The examples of plagiarized work used throughout the new curricular documents. In her analysis of the K-6 draft curriculum, plagiarism expert Dr Sarah Eaton writes, “In this draft curriculum, there is little to no indication of acknowledgement of those whose ideas and words contributed to its development. It appears as though the draft of Alberta’s new K-6 curriculum is rife with plagiarism.” This is extremely problematic, not only because it’s unethical and embarrassing, but because it’s crucial that Albertans know from whence the “inspiration” (ideologically) for this curriculum is coming! This is especially true given that Kenney and LaGrange scrapped a curriculum developed by hundreds of stakeholders over 5+ years for millions of dollars for being too “ideologically-driven”! It’s absurd and frustrating that this gov’t would waste our efforts, time, and money throwing out a thoughtful and rigorous new curriculum on the basis of it being “too leftist or liberal-leaning”, and then replace it with an inappropriate, poorly-designed, and hastily thrown together curriculum draft and think it could HIDE its provenance, thereby claiming some kind of “neutrality”.
The work is so flawed that if the Ministry decides it will use this curriculum (after “tweaking” it, as has been suggested by Ms LaGrange), I fear that many educators and parents would not feel comfortable teaching or sending their children to school in Alberta. As my representative in the legislature, please bring this position (which I suspect is the overwhelmingly widely held response) to the government’s attention on my behalf.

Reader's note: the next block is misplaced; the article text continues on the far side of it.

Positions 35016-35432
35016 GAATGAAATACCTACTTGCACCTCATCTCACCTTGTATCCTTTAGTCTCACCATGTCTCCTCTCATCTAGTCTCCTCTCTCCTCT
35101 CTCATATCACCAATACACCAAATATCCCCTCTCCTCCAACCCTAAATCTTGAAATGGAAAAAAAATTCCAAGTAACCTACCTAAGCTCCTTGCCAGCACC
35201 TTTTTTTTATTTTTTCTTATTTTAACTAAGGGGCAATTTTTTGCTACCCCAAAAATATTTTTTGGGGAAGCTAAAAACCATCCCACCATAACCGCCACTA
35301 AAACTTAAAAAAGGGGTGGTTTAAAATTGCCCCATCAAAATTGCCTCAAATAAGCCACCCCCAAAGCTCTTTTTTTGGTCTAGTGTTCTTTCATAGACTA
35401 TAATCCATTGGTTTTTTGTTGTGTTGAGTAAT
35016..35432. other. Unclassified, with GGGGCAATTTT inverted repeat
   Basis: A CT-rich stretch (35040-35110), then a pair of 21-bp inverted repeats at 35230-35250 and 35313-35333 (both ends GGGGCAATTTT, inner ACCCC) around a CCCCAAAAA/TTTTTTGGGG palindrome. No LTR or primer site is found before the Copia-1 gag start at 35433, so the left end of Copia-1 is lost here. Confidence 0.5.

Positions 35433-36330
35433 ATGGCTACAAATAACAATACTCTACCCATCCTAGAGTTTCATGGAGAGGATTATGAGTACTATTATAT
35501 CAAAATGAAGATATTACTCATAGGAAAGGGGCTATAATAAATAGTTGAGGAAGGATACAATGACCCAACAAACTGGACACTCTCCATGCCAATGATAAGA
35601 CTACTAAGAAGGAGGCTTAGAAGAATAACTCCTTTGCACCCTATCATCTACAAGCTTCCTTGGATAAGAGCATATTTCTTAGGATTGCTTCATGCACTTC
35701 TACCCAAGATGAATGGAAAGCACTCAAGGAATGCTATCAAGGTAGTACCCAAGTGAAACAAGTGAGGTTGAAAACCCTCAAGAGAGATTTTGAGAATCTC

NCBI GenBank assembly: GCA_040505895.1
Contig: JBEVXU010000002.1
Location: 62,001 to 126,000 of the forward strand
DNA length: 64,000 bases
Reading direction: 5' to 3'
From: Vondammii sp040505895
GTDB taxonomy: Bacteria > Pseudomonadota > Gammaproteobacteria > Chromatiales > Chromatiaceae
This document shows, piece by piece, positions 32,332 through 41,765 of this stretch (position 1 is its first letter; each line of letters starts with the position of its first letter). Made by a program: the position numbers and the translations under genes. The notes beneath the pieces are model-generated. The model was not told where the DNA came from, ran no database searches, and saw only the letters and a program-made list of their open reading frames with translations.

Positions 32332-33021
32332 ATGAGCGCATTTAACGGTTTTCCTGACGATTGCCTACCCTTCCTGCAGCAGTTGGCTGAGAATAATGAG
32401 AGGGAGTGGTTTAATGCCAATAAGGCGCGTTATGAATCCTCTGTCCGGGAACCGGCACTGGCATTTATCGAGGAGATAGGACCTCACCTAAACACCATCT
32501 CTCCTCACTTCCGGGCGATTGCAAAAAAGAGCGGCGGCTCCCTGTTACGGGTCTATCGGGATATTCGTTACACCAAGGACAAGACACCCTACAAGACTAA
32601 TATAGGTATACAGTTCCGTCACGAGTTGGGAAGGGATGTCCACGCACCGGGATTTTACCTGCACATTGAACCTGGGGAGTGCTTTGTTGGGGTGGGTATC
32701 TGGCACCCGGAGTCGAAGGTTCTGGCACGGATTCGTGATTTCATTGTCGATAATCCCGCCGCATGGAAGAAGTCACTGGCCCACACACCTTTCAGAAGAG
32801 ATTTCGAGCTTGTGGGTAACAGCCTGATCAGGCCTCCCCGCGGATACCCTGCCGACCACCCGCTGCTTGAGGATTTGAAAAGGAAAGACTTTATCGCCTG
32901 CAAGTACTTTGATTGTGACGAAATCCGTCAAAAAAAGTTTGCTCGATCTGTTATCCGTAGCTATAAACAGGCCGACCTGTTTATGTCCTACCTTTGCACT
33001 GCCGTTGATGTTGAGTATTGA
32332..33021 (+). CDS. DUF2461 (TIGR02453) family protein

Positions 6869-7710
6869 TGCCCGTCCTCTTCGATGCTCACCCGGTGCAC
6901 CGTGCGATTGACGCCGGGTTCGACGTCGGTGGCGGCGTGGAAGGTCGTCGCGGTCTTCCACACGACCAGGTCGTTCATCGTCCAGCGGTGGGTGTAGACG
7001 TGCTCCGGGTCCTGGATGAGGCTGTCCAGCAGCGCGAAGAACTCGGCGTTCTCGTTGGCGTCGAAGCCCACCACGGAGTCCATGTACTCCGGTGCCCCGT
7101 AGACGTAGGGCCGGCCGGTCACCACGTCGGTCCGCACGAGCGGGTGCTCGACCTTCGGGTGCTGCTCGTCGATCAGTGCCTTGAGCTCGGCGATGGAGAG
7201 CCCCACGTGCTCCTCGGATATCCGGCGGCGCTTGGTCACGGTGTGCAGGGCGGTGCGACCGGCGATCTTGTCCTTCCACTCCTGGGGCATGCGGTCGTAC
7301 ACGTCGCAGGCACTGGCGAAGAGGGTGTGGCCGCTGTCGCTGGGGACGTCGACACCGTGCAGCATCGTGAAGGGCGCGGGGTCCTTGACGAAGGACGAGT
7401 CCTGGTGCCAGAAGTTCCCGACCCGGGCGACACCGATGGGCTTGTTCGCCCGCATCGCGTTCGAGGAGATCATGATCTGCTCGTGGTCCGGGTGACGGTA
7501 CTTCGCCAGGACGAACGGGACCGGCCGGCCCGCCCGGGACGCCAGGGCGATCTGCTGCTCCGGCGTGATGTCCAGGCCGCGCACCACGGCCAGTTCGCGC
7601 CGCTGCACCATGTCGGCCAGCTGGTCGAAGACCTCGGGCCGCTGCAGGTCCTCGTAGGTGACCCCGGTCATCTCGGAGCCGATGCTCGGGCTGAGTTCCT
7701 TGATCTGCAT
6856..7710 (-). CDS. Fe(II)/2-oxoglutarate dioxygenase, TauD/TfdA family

Mary-Frances ‘maxx’ Lapthorne
Sundance community member, Calgary - Fish-Creek
Calgary Board of Education, Ward 12/14
[iii] For a thorough accounting of the curriculum re-writing process in Alberta, see: https://edmontonjournal.com/news/local-news/hitting-the-books-how-alberta-education-is-rewriting-curriculum-for-the-next-generation-of-students
[vii] (1) U of A professor Carla Peck: https://carlapeck.wordpress.com/blog/. Her draft curriculum media round-ups: https://www.ualberta.ca/elementary-education/about-us/elementary-news/2021/march/curriculum-media-round-up.html?fbclid=IwAR38mHC7b3y4YoS7ZTyRw-26b8KFxvPUi1fn6E9QGR4yWnEEsnDE67XJyYE and https://www.ualberta.ca/secondary-education/about-us/secondary-news/2021/march/curriculum-media-round-up.html?fbclid=IwAR0rw1u39bMgGV4cW0TbUzORo9jWyNSgbUJUiLadYTqw8MQla4QBtghwSEA
(2) Join the Albertans Against the New Curriculum Draft Facebook Group . Albertan citizens keeping their voices raised in an attempt to improve the curriculum for students and teachers - the sheer number of people in the group is noteworthy (40.5K as of 9/15/2021)!
(3) Support Our Students: https://www.supportourstudents.ca/our-philosophy.html (Note: this organization has full coverage of the issue and a list of protests that are planned in response at: https://www.studentsdeservebetter.ca